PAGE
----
On a typical shoot, producers and their teams handle a ton of film production paperwork. However, while the avalanche of film forms and other film documents can be overwhelming, it’s also necessary. Each scrap of film paperwork serves its own unique purpose.
In this post, we’ll break down all the film production paperwork you need to hire a crew. We’ll show you the ropes with basic definitions and give you critical film paperwork resources to jumpstart your next shoot. Below, you’ll find free film production paperwork templates, free film contracts, and much more.
Let’s get started.
Before we get into our breakdown, take a second to download our free film production paperwork starter pack.
The film paperwork starter pack includes all the essential film production templates, pre-production templates, free film contracts, and other film documents that you’ll need to get your next project up and running. It’s the fastest way to get your arsenal of filmmaking forms ready to go.
While you’re at it, take a quick look at Wrapbook. Our software solutions transform document management from tedious chore to powerful production tool.
Features like digital onboarding, automated document storage, and customizable document sharing create a more secure and efficient workflow for production paperwork of all kinds. To maximize utility, Wrapbook integrates all this directly into your payroll interface, streamlining the entire crew management process from start to finish.
The first set of film production paperwork you’ll need to hire cast and crew are the film forms directly related to onboarding. These film documents will make up your startwork packets and are necessary for setting up payroll. Collecting this pre-production paperwork is a critical component of payroll tax compliance.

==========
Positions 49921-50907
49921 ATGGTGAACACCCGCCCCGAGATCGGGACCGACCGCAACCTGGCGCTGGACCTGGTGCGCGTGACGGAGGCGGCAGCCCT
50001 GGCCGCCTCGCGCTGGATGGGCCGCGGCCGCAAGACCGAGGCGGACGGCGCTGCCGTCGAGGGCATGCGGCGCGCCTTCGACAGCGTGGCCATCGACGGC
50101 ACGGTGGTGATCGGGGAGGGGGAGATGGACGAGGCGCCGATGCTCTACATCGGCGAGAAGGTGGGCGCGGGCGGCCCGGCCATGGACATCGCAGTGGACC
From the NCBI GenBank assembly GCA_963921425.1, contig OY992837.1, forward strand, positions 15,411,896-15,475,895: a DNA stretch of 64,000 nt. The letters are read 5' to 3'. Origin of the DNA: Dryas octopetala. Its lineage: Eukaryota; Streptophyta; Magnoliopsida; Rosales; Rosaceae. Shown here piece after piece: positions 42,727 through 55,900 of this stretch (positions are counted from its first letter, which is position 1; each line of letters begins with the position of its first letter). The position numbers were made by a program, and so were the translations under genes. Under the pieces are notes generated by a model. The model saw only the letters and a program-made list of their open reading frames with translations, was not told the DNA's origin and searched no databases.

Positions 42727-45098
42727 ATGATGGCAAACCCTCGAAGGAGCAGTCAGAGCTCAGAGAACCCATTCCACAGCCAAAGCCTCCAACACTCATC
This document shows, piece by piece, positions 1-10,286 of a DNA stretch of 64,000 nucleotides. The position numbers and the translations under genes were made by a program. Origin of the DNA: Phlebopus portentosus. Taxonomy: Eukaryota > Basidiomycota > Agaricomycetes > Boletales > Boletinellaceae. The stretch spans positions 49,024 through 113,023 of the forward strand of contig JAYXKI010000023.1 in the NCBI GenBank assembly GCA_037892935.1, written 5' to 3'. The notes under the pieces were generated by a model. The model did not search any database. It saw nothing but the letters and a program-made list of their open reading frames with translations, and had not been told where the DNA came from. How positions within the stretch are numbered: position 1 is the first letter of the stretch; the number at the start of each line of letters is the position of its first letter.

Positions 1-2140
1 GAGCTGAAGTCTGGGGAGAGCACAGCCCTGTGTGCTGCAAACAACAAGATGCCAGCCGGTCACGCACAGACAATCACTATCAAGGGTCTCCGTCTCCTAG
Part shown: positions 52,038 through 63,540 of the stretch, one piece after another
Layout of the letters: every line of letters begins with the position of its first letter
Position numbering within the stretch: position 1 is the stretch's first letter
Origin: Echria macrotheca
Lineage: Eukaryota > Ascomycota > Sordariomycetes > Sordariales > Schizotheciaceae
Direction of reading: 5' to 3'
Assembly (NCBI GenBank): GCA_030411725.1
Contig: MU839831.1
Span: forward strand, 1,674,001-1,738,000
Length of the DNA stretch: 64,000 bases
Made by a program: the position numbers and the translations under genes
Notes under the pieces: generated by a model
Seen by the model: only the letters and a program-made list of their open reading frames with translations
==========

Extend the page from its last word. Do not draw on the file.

With traditional payroll companies, these video production forms must be collected every single time you start a new project. If you work with a crew member three times in a year, you’ll usually need to collect three separate sets of completed startwork. This is a massive waste of time for you, your production team, and every other member of your crew.
With Wrapbook, however, startwork forms are automatically filed according to each crew member’s unique user profile. That means that each form only needs to be filled out and collected once per year, dramatically reducing your team’s intake of film production paperwork on each individual shoot.
A crew deal memo is a contract between a production and a crew member. Specifically, these film production documents outline the terms of a crew member’s employment. They provide clear expectations and simple protections to both parties. They’re designed to keep everyone on the same page before, during, and after working on a project.
Crew deal memos can be customized to meet your production’s unique needs, but they generally cover details like compensation, employment duration, and miscellaneous expense items.
An NDA (short for “non-disclosure agreement”) is a contract that prohibits the signee from divulging specified information about a project. These filmmaking forms protect production companies from leaks that could damage the financial wellbeing of their projects.
If a crew member leaks your script online after signing an NDA, they do so at their own legal peril.
Generally speaking, an NDA covers intellectual property, trade secrets, sensitive data, and any other class of information that an employer deems confidential. The term of an NDA as film production paperwork is determined on a case-by-case basis and can range from a couple of days to all of eternity.
The I9 is a federally-required document that verifies employment authorization. In other words, these are film forms that make sure a crew member can be legally hired to work on your shoot.